Jon Michaeli’s Blog


Hertz’s Loyalty Disincentive

Disclaimer: It is likely the commentary below applies to a broader set of rental car agencies, but as I have been tracking the Hertz website over time, my complaint is directed at this one company.

As a Hertz Club Gold member, I book with the company on a regular basis. And each and every time, I am amazed at how they try to take advantage of their best, and presumably most loyal and lucrative, customer segment. If your sole aim is to book as quickly as possible, or price isn’t a primary concern, you can easily pay 50% more than a typical visitor to the website.

For a recent one-day reservation in Las Vegas, I compared three different rates for a daily rental: 1) the standard rate (i.e. no discount code), 2) the “exclusive” Gold rate, which requires log in, and 3) the AAA-promotional rate. For a midsize “Madza 6 or similar” rental, the rates were $45, $65 and $19 respectively. That’s right, the “loyalty” rate was $20 higher per day than the rack rate and $46 higher than the AAA rate (which did not even require validation). Fortunately, you can still book the lower promotional rates while you’re logged into your account; you’ll just need to know (or learn) your way around the site and be willing to spend more of your precious time.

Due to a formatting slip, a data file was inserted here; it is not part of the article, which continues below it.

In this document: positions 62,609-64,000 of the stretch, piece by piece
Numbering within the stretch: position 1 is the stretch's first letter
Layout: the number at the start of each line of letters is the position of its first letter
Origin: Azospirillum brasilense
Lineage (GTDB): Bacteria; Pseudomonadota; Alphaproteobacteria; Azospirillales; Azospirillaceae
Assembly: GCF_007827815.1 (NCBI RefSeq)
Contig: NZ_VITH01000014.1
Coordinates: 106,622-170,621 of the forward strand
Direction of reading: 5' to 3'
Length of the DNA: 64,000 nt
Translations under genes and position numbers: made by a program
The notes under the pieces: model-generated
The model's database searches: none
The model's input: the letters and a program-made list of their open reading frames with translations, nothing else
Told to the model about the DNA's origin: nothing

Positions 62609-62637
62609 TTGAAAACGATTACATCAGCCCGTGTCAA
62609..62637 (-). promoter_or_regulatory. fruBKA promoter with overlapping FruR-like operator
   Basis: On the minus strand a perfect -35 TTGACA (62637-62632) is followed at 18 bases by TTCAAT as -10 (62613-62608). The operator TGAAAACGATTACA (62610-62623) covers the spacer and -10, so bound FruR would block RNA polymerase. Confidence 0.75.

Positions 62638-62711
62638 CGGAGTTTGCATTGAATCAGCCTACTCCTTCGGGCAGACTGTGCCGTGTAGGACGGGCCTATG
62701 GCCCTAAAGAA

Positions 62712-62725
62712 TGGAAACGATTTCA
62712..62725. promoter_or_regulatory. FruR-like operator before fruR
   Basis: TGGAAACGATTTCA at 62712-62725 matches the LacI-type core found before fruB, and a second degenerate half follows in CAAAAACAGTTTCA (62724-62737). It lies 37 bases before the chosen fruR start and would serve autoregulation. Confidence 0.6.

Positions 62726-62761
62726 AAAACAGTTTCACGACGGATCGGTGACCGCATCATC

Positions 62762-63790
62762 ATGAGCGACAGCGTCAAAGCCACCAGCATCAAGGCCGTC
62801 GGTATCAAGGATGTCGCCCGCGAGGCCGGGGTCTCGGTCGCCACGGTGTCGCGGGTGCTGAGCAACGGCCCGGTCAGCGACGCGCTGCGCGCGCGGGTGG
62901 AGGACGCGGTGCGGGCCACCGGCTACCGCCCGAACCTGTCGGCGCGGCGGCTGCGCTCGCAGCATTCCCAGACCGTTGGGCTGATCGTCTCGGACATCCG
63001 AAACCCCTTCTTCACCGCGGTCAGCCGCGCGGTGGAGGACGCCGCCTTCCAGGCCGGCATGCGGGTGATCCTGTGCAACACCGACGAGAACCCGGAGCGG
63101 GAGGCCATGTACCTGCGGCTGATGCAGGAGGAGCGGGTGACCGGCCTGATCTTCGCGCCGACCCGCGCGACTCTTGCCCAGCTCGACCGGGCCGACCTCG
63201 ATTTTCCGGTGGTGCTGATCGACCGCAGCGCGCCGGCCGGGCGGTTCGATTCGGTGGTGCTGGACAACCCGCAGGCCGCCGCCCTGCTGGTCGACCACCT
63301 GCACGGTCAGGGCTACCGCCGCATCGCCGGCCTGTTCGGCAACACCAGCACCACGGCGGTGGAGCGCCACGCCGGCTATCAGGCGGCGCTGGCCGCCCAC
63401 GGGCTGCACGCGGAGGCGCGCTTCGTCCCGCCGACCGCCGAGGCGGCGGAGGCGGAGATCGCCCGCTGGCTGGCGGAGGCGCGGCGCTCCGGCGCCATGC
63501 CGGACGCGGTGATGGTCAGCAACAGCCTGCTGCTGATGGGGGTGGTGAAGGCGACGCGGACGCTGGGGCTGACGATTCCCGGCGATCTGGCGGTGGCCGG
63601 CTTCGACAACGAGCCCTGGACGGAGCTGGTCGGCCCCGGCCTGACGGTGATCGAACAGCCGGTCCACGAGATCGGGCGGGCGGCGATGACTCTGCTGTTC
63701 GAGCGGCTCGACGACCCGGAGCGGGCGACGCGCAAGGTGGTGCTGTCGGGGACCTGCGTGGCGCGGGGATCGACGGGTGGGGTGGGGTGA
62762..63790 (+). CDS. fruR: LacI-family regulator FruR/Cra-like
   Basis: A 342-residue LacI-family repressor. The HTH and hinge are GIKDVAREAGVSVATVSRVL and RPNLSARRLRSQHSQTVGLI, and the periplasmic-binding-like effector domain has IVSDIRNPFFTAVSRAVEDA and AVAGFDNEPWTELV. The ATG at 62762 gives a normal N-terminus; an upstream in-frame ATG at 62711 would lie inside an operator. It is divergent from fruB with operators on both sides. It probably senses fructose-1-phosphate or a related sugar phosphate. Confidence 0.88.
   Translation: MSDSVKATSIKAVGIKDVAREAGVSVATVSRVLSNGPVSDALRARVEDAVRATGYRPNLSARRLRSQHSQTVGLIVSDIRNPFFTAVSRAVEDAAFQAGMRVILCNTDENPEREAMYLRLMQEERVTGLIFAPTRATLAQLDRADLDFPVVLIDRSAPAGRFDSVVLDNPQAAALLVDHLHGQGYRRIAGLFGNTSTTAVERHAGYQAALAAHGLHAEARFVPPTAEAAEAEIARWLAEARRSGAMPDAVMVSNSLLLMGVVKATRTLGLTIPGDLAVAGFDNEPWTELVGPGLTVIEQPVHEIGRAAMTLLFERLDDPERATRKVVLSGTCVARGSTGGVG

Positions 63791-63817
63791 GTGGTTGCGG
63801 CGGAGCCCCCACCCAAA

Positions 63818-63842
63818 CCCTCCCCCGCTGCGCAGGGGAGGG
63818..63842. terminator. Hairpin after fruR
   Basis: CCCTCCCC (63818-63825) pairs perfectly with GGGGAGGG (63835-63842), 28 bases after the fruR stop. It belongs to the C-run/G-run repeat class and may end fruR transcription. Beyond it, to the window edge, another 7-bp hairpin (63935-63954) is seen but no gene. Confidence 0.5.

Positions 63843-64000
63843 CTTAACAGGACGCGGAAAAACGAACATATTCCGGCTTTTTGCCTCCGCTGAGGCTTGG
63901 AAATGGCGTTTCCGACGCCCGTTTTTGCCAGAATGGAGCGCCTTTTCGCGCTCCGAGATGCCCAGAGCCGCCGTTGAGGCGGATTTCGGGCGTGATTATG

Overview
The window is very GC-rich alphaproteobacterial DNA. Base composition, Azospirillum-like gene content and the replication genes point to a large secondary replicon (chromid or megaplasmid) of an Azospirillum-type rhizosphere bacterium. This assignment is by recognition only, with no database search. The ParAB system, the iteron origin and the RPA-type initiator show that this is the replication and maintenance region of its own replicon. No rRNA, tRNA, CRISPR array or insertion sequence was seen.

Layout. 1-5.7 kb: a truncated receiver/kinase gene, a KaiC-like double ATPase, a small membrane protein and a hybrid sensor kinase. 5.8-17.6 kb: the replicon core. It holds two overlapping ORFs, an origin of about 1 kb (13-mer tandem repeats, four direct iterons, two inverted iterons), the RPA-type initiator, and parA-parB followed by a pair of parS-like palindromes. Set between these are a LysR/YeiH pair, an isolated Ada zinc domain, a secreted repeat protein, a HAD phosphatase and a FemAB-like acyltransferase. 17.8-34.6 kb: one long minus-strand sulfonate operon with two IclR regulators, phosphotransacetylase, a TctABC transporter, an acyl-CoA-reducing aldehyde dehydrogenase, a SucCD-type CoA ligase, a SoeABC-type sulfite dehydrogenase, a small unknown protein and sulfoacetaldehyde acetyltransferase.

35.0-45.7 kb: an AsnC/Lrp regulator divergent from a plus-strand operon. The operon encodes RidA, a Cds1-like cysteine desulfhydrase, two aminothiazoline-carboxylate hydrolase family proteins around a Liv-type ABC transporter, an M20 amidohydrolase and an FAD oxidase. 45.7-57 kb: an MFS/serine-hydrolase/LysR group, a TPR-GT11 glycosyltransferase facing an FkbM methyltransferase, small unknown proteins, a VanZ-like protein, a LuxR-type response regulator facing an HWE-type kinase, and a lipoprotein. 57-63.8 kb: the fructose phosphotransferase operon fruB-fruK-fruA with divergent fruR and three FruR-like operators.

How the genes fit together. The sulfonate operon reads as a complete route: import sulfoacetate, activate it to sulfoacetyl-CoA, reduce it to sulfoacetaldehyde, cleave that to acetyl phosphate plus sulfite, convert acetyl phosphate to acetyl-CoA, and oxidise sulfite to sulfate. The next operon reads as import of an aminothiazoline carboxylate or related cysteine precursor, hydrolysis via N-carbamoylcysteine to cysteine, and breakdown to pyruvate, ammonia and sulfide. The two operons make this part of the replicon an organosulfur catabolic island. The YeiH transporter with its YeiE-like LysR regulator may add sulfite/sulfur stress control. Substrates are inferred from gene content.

Yes, I am quite familiar with the business rationale behind price discrimination, but these rates were available on the same Hertz.com website at the same exact time, and none of the rates required manual entry of a coupon code. It seems to me like Hertz feels entitled to collect a huge premium in exchange for the convenience of having a car waiting when you arrive at the airport, the one real perk of a Club Gold membership. No wonder why it’s so easy to have the $50 initiation fee waived.